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‘ [144] those who have served me faithfully and devoted
chap. VIII.} 1763. Aug.
themselves to me’ ‘The reproach,’ answered Pitt, ‘will light on your ministers, and not on yourself. It is fit to break the present government, which is not founded on true revolution principles;’ and he showed the .principles which he wished should rule, by insists ing on excluding Lord Mansfield from the cabinet, and proposing Pratt for a peerage. Nor did he fail to comment on the infirmities of the peace as ‘dishonorable, dangerous and criminal;’ and to declare that ‘the Duke of Bedford should have no efficient office whatever.’ He would restore to the king's council the men of the great Whig families, who, like himself, had been driven from power, yet not as a party to triumph over the prerogative. The king preserved his self-possession, combated several of these demands, said now and then that his honor must be consulted,1 and reserved his decision till a second interview.2

1 For the king's account of this interview to Grenville, in Grenville's Diary, 197, 199; to Hertford in Walpole's George III. i. 291; to Sandwich, in Sandwich to Bedford, and in Bedford to Neville, in Bedford Cor. III. 238, 241. For Pitt's account to Wood, see Wood's Letter, in the Chatham Correspondence; to Hardwicke, in Hardwicke to Royston, Harris III. 377, 380; to the House of Commons, in Walpole, i. 318, 319, and in several contemporary letters, containing the accounts of the debates.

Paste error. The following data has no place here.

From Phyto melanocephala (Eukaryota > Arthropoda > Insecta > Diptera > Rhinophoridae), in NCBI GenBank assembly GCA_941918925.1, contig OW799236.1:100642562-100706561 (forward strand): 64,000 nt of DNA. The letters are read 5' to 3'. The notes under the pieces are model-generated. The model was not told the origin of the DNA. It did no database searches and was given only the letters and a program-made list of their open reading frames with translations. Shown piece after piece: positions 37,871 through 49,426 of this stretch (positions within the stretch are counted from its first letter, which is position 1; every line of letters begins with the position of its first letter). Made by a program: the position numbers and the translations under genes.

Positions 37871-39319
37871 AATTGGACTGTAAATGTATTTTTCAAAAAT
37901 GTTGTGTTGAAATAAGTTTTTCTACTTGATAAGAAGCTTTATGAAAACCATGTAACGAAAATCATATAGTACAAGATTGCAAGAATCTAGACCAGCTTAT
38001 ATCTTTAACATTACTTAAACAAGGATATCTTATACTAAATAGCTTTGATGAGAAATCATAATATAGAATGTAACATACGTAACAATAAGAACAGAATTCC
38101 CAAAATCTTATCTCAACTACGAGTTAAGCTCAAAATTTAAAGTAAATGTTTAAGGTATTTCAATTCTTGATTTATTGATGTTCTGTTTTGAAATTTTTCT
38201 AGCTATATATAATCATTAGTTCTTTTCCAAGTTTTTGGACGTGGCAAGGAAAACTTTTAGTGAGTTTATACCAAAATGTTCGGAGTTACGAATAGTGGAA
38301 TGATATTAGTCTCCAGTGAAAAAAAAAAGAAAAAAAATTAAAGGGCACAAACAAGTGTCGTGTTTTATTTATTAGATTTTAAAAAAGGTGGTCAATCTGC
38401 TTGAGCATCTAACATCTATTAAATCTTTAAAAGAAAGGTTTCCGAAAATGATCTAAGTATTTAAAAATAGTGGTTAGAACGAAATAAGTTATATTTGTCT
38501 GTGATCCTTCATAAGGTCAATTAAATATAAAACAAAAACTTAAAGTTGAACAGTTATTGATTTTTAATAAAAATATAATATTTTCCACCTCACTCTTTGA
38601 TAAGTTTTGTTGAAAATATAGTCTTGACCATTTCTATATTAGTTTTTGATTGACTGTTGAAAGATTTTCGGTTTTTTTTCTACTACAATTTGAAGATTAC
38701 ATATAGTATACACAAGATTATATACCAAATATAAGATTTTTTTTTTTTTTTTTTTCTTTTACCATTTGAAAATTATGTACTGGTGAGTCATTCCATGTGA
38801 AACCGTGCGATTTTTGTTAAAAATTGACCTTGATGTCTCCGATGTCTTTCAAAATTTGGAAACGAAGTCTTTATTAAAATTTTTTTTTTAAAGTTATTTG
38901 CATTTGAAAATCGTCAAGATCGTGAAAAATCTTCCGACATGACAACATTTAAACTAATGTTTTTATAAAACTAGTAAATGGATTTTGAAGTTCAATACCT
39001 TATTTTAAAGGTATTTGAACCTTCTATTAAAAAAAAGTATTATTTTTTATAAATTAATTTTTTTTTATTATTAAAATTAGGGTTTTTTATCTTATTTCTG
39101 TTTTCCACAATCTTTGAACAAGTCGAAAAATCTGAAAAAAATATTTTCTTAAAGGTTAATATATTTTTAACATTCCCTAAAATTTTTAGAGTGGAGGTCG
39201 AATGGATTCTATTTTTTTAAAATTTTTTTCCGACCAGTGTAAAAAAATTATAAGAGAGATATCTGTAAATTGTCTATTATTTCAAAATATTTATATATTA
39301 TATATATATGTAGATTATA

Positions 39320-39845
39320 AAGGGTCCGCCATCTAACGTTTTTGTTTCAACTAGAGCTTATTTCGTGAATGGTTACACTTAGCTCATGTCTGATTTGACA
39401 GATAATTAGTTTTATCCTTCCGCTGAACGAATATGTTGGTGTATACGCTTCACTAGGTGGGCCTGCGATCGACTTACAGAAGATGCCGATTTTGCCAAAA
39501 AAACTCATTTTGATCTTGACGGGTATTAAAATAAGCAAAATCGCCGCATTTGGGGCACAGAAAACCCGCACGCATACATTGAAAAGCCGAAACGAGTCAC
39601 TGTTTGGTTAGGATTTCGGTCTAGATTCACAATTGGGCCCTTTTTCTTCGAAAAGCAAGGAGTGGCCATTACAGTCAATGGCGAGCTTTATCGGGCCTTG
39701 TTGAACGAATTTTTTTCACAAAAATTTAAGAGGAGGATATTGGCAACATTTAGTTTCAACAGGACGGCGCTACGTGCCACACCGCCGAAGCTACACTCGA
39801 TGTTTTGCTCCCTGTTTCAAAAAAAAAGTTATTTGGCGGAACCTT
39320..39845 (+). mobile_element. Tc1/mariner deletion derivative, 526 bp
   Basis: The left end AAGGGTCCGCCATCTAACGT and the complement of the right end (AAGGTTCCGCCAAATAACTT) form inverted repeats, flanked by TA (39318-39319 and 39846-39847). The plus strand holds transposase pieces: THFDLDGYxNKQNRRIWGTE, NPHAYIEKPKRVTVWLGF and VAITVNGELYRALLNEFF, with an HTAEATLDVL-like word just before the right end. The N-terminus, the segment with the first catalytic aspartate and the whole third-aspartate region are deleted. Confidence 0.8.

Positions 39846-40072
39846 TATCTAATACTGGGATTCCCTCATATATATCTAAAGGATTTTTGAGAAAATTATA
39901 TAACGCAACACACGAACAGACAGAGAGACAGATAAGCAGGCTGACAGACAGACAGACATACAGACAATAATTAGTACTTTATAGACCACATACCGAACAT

2 Charles Townshend to Temple, 11 Sept. 1763, in Grenville Papers, II. 121. ‘The general idea of Mr. Pitt's establishment, is asserted to have been never accepted or approved in any one meeting.’

That Pitt had no good reason to think the king intended to accept his terms, appears also from his own account of it, as reported by Hardwicke. Bute, in his interview, wished at first to keep it a secret one. Then openness was pushed to an extreme. Pitt's summons to court was an unsealed note, as little confidential as a Lord Chamberlain's card of invitation. When Pitt named names, the king asked him to write them down, which Pitt declined to do. Some of Pitt's suggestions were so offensive to the king, that while he said he liked to hear him, and bade him go on, he yet said ‘now and then’ that is repeatedly that his honor must be consulted. Surely to describe the acceptance of a proposition as inconsistent with honor, would seem not to be an encouragement that it would be accepted.

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